East-German icon smokes into its half-century
21 February 2007

Get out your two-stroke oil and celebrate; the Trabant has reached 50. That's 50 years old, we should point out - we're not sure it'll do 50mph.

The Trabant was first created in 1957 as the communist answer to the VW Beetle. It was built in East Germany by VEB Sachsenring Automobilwerke Zwickau, and was expected only to last until 1967.

Many Trabants did only last 10 years – due to a steel shortage the bodywork was made from a cotton and resin mixture, meaning it wasn't the most resilient material, although it was rust-proof.

However, the car remained in production for four decades. Costs meant that the East German government didn't develop the car, and there was a waiting list for them.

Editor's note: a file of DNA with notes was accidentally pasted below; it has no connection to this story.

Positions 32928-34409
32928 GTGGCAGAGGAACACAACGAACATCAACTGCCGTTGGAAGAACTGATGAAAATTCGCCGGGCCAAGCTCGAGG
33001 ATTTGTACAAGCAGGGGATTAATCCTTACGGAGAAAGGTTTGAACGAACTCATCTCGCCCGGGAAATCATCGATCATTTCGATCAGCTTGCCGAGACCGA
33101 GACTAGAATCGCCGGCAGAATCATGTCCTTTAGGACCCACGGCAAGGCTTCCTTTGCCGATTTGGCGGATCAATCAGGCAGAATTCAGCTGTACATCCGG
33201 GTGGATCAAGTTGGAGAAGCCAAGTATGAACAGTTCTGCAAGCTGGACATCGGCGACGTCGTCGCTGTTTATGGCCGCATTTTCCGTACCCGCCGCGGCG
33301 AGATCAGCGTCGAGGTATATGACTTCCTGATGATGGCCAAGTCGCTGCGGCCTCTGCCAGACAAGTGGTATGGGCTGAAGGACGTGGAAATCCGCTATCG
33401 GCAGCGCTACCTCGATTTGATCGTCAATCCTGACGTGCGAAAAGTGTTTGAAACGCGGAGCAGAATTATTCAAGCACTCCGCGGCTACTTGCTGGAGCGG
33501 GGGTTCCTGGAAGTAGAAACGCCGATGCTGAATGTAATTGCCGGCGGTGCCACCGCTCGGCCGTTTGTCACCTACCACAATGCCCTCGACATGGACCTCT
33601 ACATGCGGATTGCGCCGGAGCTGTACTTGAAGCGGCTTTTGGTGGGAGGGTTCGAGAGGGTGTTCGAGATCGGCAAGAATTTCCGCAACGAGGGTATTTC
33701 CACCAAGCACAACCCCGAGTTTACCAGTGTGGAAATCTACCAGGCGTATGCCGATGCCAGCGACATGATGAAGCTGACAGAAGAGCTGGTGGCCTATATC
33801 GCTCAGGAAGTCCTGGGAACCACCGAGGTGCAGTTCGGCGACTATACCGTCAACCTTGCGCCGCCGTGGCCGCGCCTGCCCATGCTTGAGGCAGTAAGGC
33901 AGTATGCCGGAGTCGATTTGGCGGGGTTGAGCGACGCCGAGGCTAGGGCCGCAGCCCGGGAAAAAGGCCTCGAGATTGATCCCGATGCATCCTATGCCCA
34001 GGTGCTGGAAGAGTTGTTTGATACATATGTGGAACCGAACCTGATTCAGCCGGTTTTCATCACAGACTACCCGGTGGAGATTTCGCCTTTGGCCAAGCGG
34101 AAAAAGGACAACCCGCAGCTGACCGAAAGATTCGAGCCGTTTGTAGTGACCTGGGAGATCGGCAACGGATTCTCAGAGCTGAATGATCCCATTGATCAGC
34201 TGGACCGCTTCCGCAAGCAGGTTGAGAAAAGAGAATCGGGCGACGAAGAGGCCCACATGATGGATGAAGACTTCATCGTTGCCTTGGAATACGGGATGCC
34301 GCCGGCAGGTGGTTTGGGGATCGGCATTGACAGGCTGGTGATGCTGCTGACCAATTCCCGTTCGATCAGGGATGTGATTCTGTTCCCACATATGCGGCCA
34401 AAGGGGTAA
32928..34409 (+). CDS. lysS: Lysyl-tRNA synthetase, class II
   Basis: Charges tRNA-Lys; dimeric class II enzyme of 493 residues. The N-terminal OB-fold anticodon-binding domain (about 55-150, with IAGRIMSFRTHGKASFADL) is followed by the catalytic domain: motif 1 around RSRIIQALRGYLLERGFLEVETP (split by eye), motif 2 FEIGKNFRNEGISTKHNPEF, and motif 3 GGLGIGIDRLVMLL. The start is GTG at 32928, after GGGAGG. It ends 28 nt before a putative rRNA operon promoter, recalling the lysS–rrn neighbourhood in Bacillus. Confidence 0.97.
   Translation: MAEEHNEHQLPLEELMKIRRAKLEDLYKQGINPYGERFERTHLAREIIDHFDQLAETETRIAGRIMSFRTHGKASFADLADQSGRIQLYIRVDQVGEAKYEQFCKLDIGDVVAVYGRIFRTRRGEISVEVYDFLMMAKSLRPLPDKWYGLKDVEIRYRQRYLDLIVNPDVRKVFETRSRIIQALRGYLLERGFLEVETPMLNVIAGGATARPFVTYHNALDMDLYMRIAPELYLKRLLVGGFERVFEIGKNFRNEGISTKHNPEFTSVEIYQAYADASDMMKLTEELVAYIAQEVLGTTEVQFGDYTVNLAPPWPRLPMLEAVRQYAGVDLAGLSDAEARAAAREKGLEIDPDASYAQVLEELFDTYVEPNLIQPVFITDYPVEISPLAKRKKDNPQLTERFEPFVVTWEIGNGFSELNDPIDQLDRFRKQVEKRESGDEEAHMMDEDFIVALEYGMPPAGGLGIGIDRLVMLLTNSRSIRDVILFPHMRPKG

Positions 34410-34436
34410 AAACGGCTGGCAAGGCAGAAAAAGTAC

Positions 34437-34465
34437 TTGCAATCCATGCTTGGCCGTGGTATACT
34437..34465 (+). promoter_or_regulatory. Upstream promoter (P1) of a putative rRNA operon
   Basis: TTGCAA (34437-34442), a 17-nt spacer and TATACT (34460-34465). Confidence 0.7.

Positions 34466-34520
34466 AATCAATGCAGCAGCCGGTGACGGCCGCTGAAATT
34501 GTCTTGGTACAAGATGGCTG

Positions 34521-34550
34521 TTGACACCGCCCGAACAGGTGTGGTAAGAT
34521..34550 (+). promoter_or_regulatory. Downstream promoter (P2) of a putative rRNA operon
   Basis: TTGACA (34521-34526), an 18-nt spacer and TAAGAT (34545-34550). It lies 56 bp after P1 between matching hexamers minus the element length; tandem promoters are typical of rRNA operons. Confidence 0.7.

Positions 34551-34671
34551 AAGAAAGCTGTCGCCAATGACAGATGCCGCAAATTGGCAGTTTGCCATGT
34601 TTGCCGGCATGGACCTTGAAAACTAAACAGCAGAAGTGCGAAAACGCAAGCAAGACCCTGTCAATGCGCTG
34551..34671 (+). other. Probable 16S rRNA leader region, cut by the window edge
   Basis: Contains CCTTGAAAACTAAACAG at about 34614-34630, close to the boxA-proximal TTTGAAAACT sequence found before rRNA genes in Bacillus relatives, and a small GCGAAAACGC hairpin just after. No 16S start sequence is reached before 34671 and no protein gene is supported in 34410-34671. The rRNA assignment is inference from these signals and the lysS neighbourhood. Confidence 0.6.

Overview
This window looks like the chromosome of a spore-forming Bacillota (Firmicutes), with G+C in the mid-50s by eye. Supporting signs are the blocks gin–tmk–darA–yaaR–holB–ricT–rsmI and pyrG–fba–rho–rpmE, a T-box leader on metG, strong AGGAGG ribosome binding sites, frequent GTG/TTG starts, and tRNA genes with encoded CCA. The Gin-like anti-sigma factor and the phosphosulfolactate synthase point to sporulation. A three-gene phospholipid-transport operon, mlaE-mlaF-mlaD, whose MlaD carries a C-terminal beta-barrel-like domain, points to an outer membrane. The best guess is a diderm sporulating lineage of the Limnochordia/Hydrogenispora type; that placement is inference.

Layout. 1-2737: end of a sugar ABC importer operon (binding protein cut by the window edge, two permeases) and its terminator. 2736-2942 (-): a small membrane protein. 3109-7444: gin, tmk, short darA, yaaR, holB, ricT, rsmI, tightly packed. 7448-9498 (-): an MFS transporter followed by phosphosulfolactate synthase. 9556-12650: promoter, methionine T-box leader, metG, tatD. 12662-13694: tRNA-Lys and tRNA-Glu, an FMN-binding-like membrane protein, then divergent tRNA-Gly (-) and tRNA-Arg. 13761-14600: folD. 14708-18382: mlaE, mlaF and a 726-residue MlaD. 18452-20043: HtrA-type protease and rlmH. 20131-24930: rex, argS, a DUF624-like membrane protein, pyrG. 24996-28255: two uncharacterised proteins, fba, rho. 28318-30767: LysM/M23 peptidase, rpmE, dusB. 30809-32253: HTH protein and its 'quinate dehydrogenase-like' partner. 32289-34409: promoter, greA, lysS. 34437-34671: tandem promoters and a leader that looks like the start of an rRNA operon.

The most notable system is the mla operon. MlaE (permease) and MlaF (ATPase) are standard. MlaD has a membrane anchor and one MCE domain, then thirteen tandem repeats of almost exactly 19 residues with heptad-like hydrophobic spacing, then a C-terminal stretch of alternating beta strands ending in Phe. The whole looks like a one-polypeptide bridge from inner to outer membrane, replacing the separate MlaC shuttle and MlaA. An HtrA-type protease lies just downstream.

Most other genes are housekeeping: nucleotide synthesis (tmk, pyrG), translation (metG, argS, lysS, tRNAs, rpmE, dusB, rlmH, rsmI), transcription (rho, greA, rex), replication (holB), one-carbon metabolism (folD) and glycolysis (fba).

Equipment was sparse – just seats for four, a speedometer and opening front windows coming as standard. The luxurious Trabant 601 De Luxe, however, came with optional equipment including front and rear fog lights, a reversing light and an odometer.

The engine was a highly inefficient two-stroke, although this was eventually replaced by a four-cylinder 1.1-litre VW unit shortly before production was stopped in 1991, after German reunification.

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